Here Mr. O'Connell proceeded to read the article in the Courier, paragraph by pare. graph, and to refer to it as he went along.

The article in question was replete with gross falsehoods. was said that he (Mr. O'C.) indulged in violent tirades against the English press. He called it, it was true, a base, an excessively base press, and he called it so still; and it was not, surely, in the eyes of the world, the less base for receiving an article ready manufactured from Ireland, and printing it as its own. The Courier affected to be our friend, by not publishing our





proceedings, as detrimental to our own interests. Did they ever publish a word for us? and if our proceedings injured ourselves, oh! how soon they would have them in at full length.

Was not a sneaking, false insinuation of this kind worse than a courageous, open lie ? It had nothing of the danger of the latter, while it had a mischief and a malevolence peculiarly its own. The Courier bad asserted, that he had pointed out the Protestant places of worship as nuisances. The fact was not so. Hв merely condemned their architectural style, or rather the want of all architecture. Could there then be a greater falsehood than this? When he (Mr. O'Connell) spoke of the population in England, and the facts respecting the births one month after marriage, he did not use his own language-he merely stated the evidence on oath, sworn to distinctly and positively by a Protestant clergyman, and contained in the reports and parliamentary returns concerning the population. In alluding to this subject he had used, with a slight transposition, a quotation from Shakspeare. He said, “The marriage-baked meats did coldly furnish forth the christening feast." This, he said, on the 29th September last, yet the Courier had misrepresented it. For the Courier made him say that nineteen women out of twenty were separated from their husbands.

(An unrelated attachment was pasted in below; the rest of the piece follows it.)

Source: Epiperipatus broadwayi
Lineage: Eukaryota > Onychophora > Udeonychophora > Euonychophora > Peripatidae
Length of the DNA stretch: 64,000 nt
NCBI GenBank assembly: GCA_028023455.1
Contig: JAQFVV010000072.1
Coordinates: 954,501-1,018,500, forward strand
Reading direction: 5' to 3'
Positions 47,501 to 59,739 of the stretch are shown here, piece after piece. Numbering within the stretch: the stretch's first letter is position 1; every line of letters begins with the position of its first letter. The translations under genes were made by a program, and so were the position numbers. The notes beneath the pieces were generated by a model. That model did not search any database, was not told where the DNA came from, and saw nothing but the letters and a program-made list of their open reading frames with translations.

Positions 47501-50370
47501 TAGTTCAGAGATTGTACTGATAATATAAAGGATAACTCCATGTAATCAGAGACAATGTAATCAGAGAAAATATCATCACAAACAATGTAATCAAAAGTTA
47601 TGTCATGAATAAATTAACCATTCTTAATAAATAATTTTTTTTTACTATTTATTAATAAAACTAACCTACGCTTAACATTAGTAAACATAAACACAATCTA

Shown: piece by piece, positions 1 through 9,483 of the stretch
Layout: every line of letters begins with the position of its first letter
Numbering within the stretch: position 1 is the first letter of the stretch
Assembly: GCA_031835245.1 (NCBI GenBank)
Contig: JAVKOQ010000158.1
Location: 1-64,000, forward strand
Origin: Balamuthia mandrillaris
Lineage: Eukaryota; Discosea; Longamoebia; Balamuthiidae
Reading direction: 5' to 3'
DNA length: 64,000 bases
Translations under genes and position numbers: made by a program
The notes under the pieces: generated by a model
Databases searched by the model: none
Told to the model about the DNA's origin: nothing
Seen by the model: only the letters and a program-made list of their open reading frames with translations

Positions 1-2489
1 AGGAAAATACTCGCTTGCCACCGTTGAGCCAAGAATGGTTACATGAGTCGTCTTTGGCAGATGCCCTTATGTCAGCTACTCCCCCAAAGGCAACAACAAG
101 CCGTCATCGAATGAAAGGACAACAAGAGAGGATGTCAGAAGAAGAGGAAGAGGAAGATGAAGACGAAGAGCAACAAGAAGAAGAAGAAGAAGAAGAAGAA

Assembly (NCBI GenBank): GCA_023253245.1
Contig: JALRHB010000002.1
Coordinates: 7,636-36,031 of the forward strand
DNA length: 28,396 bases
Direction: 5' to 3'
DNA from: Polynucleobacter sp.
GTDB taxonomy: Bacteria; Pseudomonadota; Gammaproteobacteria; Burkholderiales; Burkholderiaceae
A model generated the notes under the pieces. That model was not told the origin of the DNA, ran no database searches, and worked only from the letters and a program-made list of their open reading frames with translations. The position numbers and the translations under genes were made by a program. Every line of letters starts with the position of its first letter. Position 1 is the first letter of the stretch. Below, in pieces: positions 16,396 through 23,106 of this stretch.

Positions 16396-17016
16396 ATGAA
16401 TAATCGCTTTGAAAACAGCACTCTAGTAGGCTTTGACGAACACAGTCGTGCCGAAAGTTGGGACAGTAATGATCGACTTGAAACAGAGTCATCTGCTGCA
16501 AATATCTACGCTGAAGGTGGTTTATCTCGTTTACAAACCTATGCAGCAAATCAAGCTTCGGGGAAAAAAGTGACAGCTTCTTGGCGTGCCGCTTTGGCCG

The Courier then alluded to what he had said respecting the Marquis of Londonderry. He did not say that that nobleman had put an end to the parliament in the manner in which he afterwards put an end to himself. What he had said was, that Castlereagh had extinguished his country. To this he pleaded guilty; and who that revered the memory of Washington, or Bolivar, or even Kosciusko, who was unsuccessful, but must detest the man that had uprooted and destroyed the independence of his country.

He (Mr. O'c.) remembered Ireland glorious and independent -but looking on what she then'was and what she is now, he could not be complaisant in speaking of the man who had waded through blood and bribery to consign his native land to cold oblivion by robbing her of her independence.

Was it then too strong an expression to call on his country. men to shun and avoid the traitor's grave ? To show a just execration for the vicious was as natural and rightful as to honour the virtuous; and in pointing out to his children examples to avoid, he would pronounce the name of Castlereagh, and tell them to hand it to their children's children to shup and shudder at.